Andrew Fagan, poet, musician and sailor of the South Pacific seas, returns and in fine form. To those who are fans of Fagan’s music from way back, Admiral of the Narrow Seas (put out by Big Ears Music NZ) will not disappoint and will soundtrack your Kiwi summer.
Like a lot of people I best remember him as charismatic front man for The Mockers in the ’80s who penned Kiwi classics like ‘Forever Tuesday Morning, ‘Another Boring Day in the Amazon’ and ‘My Girl Thinks She’s Cleopatra’ so much a part of my teen years.
Later in the ’90s he went solo with Blisters (1993) which contained memorable songs like ‘Now You Know’ and ‘Jerusalem’ and then moved to London for a while where he worked as a roadie and lived on a houseboat on the River Thames, while playing in various creations like Lig in Camden Town.
Now back in Auckland, New Zealand, working in broadcasting with Kiwi FM and Radio Live, he has delivered once more with his long-awaited release from Fagan and the People.
I say ‘long-awaited’ because I heard early demos of some of these songs when Fagan was a guest at a poetry event I co-organised in 2006 called Poetrymath (after the Rolling Stones’ Aftermath album). That year I published his poetry book, Overnight Downpour, through HeadworX. I’ve always like Fagan’s work as well as his dark lyrics, he has that rare gift to write well-crafted and layered pop tunes.
Tracks on this new album ‘Get Light’ and the opener ‘Enjoy the Show’ carry that sonorous, melodious approach resonant of a lot of UK and NZ Indie pop. There is also a feel of UK acts like Bloc Party in tracks like ‘Religion’, ‘Clemency’ or the powerful drum-laden and mad cap ‘Messiah’: ‘I am your Messiah/ I aim take the species higher’ which has a great little guitar solo near the end, a good album closer.
I wouldn’t like to focus on what his songs sound like too much as clearly Fagan is a mature songwriter now and is his own singular artist. The album title, Admiral of the Narrow Seas, for instance is pure Fagan like his lyrics and is ‘a sea phrase that comes from an 1811 Dictionary of the Vulgar Tongue.’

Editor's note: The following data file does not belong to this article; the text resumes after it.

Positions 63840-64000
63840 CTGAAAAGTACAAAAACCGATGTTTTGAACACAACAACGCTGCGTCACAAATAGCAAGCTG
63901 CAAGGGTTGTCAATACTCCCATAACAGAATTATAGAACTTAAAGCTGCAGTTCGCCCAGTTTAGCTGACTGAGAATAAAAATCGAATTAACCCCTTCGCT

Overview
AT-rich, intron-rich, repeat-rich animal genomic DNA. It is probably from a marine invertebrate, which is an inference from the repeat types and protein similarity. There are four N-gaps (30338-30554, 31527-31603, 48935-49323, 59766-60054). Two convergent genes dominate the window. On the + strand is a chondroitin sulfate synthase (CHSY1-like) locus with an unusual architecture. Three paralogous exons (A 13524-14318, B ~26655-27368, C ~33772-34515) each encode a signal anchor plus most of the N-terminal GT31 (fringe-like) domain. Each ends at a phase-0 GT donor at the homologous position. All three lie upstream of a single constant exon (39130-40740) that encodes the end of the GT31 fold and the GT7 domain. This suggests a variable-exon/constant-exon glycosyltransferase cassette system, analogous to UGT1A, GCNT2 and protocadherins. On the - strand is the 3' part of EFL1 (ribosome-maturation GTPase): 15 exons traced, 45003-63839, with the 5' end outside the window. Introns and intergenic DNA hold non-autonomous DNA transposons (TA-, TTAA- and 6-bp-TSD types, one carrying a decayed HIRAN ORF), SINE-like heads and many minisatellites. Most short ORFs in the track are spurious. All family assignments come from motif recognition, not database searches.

My favourites are the rockier and heavier pop tunes like ‘Prised’, ‘I Know’ and ‘Blame Me’, where his peculiar genius shines through. I also like the use of trombone, sax and trumpet in various places on this album as well as the restless range of musical styles on show here. It gives the album an eclectic mix and variety.
Congrats to all those who worked on this. I would expect this album to rock played live. Fagan has always been a crowd-pleaser and willing to engage his audience. I hope he tours near my place soon.
CD reviewed by Mark Pirie for Poetry Archive of New Zealand Aotearoa website
Mark Pirie is a Wellington poet, publisher, PANZA member, and a former dee-jay on Active 89FM (1993-1996). One of his favourite concerts at Bar Bodega, Wellington, in 1994, was on Fagan’s Blisters tour where, among other things, the audience received a generous dose from Fagan’s Vodka spray bottle (aka ‘Trance Fluid’). He has followed Fagan’s music and poetry closely since he first started listening to popular music at age 10 in 1985 and counts himself a Fagan fan. He published Fagan’s poetry book, Overnight Downpour, in 2006. PANZA owns and holds all four of Fagan’s slim volumes.